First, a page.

7/4

A Noisy Train, a Fed-Up Rider and a Day in Court

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April 9, 2008

A Noisy Train, a Fed-Up Rider and a Day in Court

By ANEMONA HARTOCOLLIS, NYT

All John Clifford wanted was a peaceful ride to work on the 7:39 to Pennsylvania Station. He would get to the Long Island Rail Road station at Long Beach early every weekday morning, board the train, stake out a five-seat section to rest his bad back, and prepare to read his newspaper and eat his breakfast.

But all around him, there would be chaos. One woman putting on full makeup while listening to her iPod and talking to friends. Another inviting guests to a barbecue and talking about personal problems. Men chatting on cellphones. They were treating the ride as a social situation, he testified in court on Tuesday, forming cliques and getting to know each other by name.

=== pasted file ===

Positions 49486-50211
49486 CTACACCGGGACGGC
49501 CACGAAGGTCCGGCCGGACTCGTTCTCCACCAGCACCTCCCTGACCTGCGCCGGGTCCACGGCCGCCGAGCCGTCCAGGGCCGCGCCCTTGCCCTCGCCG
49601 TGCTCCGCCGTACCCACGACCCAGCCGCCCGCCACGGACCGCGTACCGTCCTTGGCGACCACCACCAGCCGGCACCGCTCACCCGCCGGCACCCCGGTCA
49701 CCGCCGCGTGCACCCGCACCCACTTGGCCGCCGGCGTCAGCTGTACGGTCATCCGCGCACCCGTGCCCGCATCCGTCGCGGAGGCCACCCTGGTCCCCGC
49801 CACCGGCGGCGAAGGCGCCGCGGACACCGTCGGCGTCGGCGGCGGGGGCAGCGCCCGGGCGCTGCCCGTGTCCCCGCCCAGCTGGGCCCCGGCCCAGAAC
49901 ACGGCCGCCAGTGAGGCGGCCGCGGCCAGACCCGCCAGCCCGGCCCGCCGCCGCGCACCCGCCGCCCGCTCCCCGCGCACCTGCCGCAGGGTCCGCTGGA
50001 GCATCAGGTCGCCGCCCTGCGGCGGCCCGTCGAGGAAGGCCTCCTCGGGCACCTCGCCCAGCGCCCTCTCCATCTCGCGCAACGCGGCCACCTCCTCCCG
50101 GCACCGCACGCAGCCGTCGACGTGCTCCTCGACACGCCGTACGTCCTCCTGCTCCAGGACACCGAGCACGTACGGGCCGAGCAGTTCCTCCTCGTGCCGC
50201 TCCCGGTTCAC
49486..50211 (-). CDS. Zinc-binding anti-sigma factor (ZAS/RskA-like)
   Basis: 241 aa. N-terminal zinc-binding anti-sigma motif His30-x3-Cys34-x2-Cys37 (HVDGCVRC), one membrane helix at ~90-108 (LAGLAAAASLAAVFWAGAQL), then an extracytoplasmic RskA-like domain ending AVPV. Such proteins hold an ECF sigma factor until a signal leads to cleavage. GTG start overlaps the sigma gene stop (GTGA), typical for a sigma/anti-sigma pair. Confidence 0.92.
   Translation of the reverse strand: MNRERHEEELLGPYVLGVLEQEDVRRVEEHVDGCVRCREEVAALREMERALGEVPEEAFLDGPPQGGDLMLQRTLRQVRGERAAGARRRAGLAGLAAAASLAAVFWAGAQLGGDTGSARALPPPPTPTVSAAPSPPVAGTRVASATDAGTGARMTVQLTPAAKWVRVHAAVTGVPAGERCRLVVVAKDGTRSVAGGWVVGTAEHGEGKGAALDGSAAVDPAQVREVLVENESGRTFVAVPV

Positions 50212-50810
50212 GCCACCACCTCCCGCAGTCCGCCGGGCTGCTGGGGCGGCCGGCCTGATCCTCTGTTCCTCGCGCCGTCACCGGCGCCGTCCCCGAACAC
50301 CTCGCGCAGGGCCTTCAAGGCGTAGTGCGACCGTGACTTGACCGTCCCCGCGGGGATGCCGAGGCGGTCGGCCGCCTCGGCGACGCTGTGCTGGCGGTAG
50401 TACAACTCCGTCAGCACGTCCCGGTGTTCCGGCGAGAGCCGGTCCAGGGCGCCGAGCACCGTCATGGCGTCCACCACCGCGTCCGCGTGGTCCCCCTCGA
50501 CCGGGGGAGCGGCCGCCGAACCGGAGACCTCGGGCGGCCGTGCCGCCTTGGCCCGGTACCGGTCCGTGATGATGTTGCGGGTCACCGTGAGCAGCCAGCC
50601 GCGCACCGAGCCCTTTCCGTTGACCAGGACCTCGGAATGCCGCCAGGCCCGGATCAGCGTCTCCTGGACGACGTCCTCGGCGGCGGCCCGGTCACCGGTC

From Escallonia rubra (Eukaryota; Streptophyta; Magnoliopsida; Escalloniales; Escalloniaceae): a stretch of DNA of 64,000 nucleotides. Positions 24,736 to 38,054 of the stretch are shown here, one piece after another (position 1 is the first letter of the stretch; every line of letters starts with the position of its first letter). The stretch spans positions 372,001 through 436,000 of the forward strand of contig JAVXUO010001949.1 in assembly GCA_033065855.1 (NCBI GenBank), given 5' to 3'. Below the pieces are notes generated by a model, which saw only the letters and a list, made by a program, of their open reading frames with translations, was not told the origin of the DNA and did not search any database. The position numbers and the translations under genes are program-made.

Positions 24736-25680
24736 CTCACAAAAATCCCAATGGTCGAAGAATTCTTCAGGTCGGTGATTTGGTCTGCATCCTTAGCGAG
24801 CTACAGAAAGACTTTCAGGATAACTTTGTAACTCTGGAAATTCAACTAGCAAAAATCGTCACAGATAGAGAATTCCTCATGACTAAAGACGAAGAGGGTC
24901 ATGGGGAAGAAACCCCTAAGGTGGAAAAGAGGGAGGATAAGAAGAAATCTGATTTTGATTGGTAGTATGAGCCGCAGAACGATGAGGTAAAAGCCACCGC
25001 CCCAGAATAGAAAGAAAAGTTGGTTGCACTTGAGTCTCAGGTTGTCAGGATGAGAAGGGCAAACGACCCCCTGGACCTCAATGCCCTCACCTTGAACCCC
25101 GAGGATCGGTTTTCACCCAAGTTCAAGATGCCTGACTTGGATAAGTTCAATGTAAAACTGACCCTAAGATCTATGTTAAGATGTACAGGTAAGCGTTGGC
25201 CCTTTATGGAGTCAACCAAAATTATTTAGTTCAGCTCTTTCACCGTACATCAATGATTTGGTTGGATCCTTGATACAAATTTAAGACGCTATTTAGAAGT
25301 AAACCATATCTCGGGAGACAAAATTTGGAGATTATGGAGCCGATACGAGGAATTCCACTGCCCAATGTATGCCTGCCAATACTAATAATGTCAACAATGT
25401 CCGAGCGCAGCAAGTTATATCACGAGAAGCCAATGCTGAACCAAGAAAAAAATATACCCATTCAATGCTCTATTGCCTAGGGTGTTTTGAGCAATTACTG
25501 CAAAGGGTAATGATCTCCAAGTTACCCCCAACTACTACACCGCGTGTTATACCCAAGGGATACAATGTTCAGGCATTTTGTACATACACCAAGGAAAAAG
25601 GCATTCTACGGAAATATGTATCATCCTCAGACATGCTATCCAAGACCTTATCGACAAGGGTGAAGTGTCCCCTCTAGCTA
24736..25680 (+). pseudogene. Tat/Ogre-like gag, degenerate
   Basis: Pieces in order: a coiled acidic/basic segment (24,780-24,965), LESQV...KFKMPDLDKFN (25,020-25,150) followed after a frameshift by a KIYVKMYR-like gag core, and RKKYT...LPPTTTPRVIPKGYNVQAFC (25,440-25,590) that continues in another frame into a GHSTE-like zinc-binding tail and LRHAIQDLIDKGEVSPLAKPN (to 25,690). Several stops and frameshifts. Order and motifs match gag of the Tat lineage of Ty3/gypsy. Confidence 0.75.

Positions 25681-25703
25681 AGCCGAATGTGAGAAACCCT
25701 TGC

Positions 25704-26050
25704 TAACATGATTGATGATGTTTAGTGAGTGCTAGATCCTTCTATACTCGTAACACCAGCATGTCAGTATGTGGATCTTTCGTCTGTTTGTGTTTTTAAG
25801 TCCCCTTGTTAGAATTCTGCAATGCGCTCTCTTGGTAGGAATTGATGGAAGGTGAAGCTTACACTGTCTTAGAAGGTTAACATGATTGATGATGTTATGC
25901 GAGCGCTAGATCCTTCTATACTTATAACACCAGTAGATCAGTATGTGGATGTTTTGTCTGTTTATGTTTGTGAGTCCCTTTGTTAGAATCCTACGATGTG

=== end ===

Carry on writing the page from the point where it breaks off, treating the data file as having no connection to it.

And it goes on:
He asked the passengers to keep it down, but the chatter continued. In March 2007, Mr. Clifford had had enough. He shouted an obscenity at a passenger talking on his cellphone and slapped the hand of another, and was arrested. On Tuesday, he found himself in Manhattan Criminal Court, telling his tale.

“I stand up for my right to be let alone,” Mr. Clifford, a retired New York City police sergeant, declared from the witness stand at his nonjury trial on charges including harassment and assault.

To his accusers, Mr. Clifford, 60, was a bully who hogged five seats and had told one passenger, Donna DeCurtis, who had talked loudly, that he knew her name and where she lived, and that “I can make your life hell.” He had been arrested before, the prosecutor said, though, until now, the charges had always been dropped.